YOKOSUKA NAVAL BASE, Japan – Star Trek-style weapons development will be among the first cuts the new chief of naval operations says he will recommend for next year’s expected defense budget overhaul, but those savings alone might not spare sailors from personnel cuts in an era of unprecedented retention.
Following an all-hands meeting Monday at Yokosuka Naval Base, Adm. Jonathan Greenert told Stars and Stripes that some high-tech weapons and sensors were unaffordable, given that naval budget cuts appear certain in the coming years.
“There are some technology investments that we have out there in future systems that have too high a risk technologically, that I’m not certain – in fact, that I know – we’re going to have to defer,” Greenert said. “We can’t afford the luxury of continuing to subsidize that development.”
Greenert declined to name specific systems. But multiple military analysts have questioned whether flashy prototypes developed in recent years, such as ship-borne laser cannons and rail guns, are really necessary to protect U.S. interests.
Although weapons programs historically come under fire when budgets tighten, they are notoriously hard to kill on Capitol Hill, where congressmen fight to protect the jobs affected by those cuts.
Greenert’s task in the coming months will be to preserve a force budget that some believe has a bull’s-eye painted on it, given the Navy’s track record of overspending on programs like the Littoral Combat Ship, which went billions over budget before a reboot of the entire program last year.
“In my judgment, the Navy, with its capital-intensive shipbuilding, procurement and maintenance accounts, could be the service that would be most adversely affected,” by Pentagon budget cuts, Sen. John McCain, R-Ariz., said during Greenert’s testimony before Congress in July.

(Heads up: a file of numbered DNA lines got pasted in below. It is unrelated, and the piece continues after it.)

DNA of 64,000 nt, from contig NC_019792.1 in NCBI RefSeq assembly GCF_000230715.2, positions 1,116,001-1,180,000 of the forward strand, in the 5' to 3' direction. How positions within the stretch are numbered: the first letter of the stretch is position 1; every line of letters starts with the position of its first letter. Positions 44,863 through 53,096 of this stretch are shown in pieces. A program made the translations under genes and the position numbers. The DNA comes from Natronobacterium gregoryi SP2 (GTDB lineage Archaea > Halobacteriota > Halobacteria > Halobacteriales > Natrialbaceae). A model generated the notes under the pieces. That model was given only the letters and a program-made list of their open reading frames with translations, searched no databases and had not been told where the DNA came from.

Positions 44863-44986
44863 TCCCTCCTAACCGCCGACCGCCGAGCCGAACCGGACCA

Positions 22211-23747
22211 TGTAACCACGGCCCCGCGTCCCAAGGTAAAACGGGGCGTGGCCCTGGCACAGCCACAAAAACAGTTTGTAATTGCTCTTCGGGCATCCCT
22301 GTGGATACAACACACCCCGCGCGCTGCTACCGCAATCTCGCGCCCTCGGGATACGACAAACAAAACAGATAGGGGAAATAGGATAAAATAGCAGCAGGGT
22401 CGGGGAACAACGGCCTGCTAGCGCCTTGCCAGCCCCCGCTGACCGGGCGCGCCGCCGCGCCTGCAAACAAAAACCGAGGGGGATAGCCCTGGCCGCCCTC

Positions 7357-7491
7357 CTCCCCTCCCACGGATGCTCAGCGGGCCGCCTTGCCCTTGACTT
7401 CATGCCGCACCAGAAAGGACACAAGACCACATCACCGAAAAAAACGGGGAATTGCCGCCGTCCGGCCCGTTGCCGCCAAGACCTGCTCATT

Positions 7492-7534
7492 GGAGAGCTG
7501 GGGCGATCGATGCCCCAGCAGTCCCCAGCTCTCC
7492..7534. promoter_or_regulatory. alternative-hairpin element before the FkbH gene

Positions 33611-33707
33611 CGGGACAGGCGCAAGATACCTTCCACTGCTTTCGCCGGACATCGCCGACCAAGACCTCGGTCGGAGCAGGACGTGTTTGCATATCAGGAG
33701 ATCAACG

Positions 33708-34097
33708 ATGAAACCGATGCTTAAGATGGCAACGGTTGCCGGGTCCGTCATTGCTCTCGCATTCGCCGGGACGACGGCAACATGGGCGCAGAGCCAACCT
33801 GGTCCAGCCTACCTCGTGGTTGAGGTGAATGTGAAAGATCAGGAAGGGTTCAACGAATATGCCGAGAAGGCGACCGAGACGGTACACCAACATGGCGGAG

Paring down the force is often the easier sell for lawmakers. However, Greenert said he would not look to reduce manpower across the board in a service that has already reduced its active duty-force by about 10 percent since 2005.
What will continue is “force-shaping,” the Navy’s term for selectively trimming sailors and officers from over-manned jobs.
Greenert is seeking authority to continue a selective-early retirement board for officers through 2018, and wants to expand the pool of officers eligible for forced retirement to include commanders who have been passed over only once for promotion.
It is too early to determine whether the Navy will need to continue the boards beyond 2012, but Greenert says he wants the Navy to be able to make that choice.
“We’ll see what the behavior is for retention,” Greenert said.
Since 2007, officers and enlisted sailors have been avoiding separation and deferring retirement in record numbers, slowing the rate of promotions and forcing the Navy to expand programs like Perform to Serve, which evaluates sailors with between six and 14 years of service.